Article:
As we've made clear in previous posts, anyone who finds themselves out at a bar, restaurant or other area hotspot with co-workers, friends or significant others should always pause before having that one extra drink. That's because New Jersey takes a less than forgiving approach to driving while intoxicated.
With the Memorial Day holiday weekend rapidly approaching, many people are undoubtedly putting the finishing touches on their plans for this much-anticipated three-day weekend.
Today is Saint Patrick's Day, meaning people across the state will be donning green and heading to local events to take part in all manner of festivities celebrating Irish heritage. While the majority of people go to these festivals for the food, the music and the camaraderie, there's no denying that others -- particularly young adults -- go to imbibe.
Whenever new DUI-related legislation emerges in Trenton, there's always immediate and justifiable concern that it will be overly punitive in nature, such that while it may result in offenders spending more time behind bars, it actually does very little to combat impaired driving.
In New Jersey, and in most other states across the nation, law enforcement officers use roadside breath test devices to determine whether a driver is operating a vehicle while intoxicated. If the breath test device measures the driver's blood alcohol content level at 0.08 percent or above, he or she may be arrested and charged with drinking and driving. However, multiple studies show that breath test device results are not always accurate and could show inflated readings in some situations. This could lead to a false arrest and erroneous DUI charge.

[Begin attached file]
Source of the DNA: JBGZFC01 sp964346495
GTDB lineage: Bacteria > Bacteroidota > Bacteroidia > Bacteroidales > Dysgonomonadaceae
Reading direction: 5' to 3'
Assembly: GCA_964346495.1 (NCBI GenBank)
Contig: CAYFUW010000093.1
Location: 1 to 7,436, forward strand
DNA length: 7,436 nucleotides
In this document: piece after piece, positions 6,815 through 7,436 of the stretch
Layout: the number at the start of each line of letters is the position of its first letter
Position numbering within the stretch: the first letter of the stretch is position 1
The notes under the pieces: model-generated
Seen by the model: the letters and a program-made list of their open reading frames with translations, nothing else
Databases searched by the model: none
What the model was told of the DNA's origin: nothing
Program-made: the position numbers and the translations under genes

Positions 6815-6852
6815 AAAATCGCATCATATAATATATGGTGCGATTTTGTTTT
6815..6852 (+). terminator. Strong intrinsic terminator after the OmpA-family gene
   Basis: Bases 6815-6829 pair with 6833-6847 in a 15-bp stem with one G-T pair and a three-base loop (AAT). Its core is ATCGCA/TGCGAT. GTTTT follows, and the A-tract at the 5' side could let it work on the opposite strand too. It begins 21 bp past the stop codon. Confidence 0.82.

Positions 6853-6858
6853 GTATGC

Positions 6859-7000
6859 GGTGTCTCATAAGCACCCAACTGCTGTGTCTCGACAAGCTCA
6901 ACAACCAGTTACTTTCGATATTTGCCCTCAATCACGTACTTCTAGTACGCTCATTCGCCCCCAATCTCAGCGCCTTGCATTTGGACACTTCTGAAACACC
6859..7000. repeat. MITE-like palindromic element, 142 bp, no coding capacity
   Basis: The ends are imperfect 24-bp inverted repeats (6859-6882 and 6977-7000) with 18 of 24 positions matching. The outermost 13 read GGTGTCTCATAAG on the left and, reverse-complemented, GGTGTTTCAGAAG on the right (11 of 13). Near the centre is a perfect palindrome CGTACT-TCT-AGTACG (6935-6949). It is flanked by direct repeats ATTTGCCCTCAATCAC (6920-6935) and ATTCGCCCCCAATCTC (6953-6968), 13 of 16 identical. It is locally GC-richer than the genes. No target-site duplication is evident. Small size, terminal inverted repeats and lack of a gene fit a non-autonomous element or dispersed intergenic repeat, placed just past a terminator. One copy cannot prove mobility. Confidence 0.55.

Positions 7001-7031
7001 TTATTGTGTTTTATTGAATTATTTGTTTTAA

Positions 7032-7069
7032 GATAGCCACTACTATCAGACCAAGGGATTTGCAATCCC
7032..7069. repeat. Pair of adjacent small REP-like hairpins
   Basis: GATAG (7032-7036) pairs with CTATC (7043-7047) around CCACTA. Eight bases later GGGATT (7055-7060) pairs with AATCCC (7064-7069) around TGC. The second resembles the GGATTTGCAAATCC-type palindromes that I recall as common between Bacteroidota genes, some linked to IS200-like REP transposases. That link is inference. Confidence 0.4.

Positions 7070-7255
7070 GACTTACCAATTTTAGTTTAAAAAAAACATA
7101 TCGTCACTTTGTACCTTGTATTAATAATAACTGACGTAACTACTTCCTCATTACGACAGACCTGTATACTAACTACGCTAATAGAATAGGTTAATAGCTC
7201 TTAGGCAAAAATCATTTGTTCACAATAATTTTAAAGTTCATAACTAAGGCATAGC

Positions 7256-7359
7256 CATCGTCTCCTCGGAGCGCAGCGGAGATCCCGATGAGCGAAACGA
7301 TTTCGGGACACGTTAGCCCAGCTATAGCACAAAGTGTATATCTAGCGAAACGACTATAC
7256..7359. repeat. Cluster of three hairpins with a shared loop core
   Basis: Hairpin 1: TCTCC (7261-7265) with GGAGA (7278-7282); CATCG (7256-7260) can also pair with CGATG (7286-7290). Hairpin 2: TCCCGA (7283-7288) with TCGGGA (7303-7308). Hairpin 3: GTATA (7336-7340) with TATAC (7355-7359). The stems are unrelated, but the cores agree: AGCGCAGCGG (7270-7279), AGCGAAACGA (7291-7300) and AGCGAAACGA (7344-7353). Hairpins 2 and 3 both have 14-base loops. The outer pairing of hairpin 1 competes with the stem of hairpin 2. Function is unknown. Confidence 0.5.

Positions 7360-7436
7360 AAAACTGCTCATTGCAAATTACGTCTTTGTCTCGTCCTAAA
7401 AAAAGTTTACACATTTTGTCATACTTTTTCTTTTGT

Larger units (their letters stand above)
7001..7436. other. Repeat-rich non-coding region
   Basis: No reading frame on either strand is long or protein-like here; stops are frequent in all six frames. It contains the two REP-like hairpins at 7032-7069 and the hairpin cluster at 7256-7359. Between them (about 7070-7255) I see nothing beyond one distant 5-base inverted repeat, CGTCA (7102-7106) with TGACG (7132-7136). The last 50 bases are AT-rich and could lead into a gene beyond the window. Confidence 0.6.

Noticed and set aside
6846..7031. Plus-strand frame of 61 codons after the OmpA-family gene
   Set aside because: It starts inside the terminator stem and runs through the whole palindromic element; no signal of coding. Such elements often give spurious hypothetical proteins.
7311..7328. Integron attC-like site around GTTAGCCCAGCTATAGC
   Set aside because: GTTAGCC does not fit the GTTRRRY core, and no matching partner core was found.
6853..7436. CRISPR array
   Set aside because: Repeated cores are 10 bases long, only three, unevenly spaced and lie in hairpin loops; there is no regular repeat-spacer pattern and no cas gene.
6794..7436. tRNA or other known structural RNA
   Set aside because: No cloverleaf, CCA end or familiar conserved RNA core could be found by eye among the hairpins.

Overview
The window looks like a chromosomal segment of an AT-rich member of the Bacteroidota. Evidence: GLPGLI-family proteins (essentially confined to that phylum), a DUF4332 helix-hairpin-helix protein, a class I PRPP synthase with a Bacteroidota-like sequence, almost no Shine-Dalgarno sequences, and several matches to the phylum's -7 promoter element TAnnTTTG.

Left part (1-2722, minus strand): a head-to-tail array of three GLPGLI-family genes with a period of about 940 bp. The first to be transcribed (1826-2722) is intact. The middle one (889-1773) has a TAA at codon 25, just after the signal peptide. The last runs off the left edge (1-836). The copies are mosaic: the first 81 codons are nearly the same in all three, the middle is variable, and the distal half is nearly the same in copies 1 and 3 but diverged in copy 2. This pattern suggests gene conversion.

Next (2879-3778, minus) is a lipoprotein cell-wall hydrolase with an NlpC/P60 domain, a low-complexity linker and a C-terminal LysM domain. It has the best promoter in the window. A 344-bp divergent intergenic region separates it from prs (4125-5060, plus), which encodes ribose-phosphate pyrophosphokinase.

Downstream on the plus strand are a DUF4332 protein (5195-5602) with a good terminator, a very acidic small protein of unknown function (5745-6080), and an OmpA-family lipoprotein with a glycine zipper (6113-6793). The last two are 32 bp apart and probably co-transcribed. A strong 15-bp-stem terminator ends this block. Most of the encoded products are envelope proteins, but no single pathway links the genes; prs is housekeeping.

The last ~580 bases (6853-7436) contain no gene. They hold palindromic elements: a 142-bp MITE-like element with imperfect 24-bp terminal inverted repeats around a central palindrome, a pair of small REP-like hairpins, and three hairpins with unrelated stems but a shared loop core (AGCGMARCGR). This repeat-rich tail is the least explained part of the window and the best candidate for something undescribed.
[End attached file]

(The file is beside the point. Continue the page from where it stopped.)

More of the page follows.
While the results of breathalyzer tests are admissible as scientific evidence in DUI cases in New Jersey, the state Supreme Court ruled in a 2008 case, State v. Chun, that certain criteria must be satisfied in order for this to happen. Indeed, the device must be functional, both regularly inspected and properly calibrated, and administered by a certified operator acting in accordance with established procedure.
In our previous post, we discussed how two state lawmakers recently introduced measures calling on New Jersey to alter what many view as its intractable and largely draconian stance toward marijuana.
When most people find themselves facing drunk driving charges, their thoughts inevitably focus on the possibility of lengthy incarceration and the levying of steep fines. While it's certainly true that New Jersey's DUI laws do call for relatively harsh punishments in this regard, it's important to understand that there is more to it than these two concerns.
Imagine that you're driving home after having dinner with some friends. As you turn onto a street near your home, you notice the flashing red and blue lights of a police car in your rearview mirror.
Have you ever considered the full cost of a drunk driving charge? What happens, in a financial sense, to someone who is convicted of driving under the influence or driving while intoxicated?